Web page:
Smartphone- and internet-assisted self-management and adherence tools to manage Parkinson's disease (SMART-PD): study protocol for a randomised controlled trial (v7; 15 August 2014)

Rashmi Lakshminarayana, Duolao Wang, David Burn, K Ray Chaudhuri, Gemma Cummins, Clare Galtrey, Bruce Hellman, Suvankar Pal, Jon Stamford, Malcolm Steiger, Adrian Williams, SMART-PD Investigators

Research output: Contribution to journalArticlepeer-review

Abstract

BACKGROUND: Nonadherence to treatment leads to suboptimal treatment outcomes and enormous costs to the economy. This is especially important in Parkinson's disease (PD). The progressive nature of the degenerative process, the complex treatment regimens and the high rates of comorbid conditions make treatment adherence in PD a challenge. Clinicians have limited face-to-face consultation time with PD patients, making it difficult to comprehensively address non-adherence. The rapid growth of digital technologies provides an opportunity to improve adherence and the quality of decision-making during consultation. The aim of this randomised controlled trial (RCT) is to evaluate the impact of using a smartphone and web applications to promote patient self-management as a tool to increase treatment adherence and working with the data collected to enhance the quality of clinical consultation.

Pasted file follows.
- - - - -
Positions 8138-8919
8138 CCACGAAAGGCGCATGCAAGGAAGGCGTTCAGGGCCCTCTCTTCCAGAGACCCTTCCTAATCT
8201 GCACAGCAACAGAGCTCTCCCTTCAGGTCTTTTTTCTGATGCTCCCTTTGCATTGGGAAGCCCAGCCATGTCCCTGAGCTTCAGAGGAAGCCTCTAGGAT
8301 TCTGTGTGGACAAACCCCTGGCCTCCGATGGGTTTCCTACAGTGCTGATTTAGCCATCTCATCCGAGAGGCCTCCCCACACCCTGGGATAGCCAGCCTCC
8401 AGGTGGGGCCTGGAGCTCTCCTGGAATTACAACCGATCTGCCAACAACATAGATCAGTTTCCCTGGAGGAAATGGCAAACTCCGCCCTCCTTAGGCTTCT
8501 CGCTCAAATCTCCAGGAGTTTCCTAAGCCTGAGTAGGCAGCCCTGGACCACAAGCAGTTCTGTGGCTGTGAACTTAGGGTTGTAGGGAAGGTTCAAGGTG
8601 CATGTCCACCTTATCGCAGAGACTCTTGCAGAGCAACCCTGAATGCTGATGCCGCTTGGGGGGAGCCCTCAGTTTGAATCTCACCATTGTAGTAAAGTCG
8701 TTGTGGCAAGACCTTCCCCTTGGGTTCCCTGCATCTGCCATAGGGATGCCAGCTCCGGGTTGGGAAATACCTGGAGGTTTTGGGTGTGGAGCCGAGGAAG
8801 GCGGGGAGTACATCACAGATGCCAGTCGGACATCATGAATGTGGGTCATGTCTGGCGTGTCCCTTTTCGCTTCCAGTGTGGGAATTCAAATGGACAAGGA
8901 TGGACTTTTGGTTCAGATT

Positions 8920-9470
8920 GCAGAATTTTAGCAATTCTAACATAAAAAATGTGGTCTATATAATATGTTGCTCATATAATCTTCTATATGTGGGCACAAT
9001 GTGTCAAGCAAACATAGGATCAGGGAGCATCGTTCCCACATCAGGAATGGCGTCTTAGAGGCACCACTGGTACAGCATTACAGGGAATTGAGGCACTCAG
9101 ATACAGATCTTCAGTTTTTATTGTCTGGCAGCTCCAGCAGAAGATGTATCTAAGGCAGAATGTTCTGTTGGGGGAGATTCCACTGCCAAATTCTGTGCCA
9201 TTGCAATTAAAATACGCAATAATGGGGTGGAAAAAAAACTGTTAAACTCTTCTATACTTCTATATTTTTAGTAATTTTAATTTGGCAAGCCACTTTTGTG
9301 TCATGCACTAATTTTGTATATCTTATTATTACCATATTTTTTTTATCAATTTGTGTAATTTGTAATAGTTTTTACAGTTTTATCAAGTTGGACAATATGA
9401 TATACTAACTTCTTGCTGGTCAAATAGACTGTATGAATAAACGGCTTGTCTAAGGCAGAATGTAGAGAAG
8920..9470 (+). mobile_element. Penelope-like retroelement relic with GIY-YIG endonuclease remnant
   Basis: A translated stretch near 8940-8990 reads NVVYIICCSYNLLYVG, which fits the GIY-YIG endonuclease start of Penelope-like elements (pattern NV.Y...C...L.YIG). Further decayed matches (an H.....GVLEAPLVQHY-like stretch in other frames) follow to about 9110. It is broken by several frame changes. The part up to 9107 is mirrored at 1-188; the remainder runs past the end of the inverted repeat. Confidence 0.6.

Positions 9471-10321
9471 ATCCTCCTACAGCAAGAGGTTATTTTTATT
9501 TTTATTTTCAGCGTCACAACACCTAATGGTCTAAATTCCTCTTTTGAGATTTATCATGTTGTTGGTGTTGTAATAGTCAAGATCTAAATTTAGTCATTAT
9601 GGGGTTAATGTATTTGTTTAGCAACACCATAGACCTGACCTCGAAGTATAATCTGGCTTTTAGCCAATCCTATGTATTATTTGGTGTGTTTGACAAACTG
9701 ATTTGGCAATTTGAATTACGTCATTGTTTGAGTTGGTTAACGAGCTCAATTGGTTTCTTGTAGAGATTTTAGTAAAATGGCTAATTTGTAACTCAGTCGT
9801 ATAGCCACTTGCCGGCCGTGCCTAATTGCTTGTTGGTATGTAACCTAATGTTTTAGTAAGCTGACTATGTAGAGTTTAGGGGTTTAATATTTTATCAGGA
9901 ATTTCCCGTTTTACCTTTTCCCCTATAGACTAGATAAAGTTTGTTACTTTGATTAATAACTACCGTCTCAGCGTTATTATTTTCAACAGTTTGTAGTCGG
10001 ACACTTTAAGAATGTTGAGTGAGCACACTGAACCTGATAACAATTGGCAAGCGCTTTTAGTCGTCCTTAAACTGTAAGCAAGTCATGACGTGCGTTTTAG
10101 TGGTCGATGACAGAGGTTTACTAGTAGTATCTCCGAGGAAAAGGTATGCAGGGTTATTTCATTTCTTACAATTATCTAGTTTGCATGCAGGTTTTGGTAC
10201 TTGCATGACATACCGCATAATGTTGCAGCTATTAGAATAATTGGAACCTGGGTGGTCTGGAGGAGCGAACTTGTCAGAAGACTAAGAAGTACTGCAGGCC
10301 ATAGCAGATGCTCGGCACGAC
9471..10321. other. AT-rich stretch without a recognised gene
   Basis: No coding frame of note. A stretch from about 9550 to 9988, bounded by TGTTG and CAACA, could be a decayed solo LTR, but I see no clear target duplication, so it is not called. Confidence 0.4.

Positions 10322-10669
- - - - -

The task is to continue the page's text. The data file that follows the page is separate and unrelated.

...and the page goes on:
METHODS/DESIGN: A 4-month multicentre RCT with 222 patients will be conducted to compare use of a smartphone- and internet-enabled Parkinson's tracker smartphone app with treatment as usual for patients with PD and/or their carers. The study investigators will compare the two groups immediately after intervention. Seven centres across England (6) and Scotland (1) will be involved. The primary objective of this trial is to assess whether patients with PD who use the app show improved medication adherence compared to those receiving treatment as usual alone. The secondary objectives are to investigate whether patients who receive the app and those who receive treatment as usual differ in terms of quality of life, quality of clinical consultation, overall disease state and activities of daily living. We also aim to investigate the experience of those receiving the intervention by conducting qualitative interviews with a sample of participants and clinicians, which will be administered by independent researchers.

TRIAL REGISTRATION: ISRCTN45824264 (registered 5 November 2013).

Original languageEnglish
Pages (from-to)374
JournalTrials
Volume15
DOIs
Publication statusPublished - 2014

Keywords

  • Activities of Daily Living
  • Antiparkinson Agents
  • Cell Phones
  • Clinical Protocols
  • England
  • Health Knowledge, Attitudes, Practice
  • Humans
  • Medication Adherence
  • Mobile Applications
  • Parkinson Disease
  • Quality of Life
  • Referral and Consultation
  • Research Design
  • Scotland
  • Self Care
  • Single-Blind Method
  • Therapy, Computer-Assisted
  • Time Factors
  • Treatment Outcome

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